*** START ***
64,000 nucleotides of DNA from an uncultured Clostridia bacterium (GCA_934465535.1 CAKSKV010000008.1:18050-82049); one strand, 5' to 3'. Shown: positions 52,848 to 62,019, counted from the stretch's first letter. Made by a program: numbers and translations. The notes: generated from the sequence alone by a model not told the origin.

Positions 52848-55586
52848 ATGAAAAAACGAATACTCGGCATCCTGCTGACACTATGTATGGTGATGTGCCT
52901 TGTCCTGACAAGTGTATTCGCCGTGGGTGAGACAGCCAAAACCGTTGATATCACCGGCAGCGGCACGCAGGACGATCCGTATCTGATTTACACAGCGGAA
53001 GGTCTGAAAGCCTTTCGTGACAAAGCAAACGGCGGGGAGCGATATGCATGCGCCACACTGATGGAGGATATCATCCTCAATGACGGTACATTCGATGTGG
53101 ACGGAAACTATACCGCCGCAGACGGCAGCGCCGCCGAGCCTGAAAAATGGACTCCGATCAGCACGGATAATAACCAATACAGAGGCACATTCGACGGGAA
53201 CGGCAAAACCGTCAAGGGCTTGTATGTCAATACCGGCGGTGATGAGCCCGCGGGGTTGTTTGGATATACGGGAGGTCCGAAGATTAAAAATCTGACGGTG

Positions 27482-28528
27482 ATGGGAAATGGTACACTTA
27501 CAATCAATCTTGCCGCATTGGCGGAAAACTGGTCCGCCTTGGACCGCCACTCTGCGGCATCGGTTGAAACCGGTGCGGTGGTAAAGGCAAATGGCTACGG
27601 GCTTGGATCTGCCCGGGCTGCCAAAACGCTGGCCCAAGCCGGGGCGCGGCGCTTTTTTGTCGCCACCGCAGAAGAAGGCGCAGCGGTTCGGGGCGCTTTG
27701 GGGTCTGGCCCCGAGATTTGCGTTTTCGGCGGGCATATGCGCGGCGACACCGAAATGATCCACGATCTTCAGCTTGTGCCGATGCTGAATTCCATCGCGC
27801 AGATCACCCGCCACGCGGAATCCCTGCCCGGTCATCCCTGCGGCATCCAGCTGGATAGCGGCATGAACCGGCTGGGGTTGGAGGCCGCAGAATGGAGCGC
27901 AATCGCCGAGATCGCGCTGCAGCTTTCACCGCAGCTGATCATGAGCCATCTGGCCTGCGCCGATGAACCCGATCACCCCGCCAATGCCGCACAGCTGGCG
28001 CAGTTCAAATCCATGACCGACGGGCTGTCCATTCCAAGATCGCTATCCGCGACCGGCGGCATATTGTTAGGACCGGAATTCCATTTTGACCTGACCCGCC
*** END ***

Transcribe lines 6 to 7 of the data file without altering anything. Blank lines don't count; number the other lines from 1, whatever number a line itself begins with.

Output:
53101 ACGGAAACTATACCGCCGCAGACGGCAGCGCCGCCGAGCCTGAAAAATGGACTCCGATCAGCACGGATAATAACCAATACAGAGGCACATTCGACGGGAA
53201 CGGCAAAACCGTCAAGGGCTTGTATGTCAATACCGGCGGTGATGAGCCCGCGGGGTTGTTTGGATATACGGGAGGTCCGAAGATTAAAAATCTGACGGTG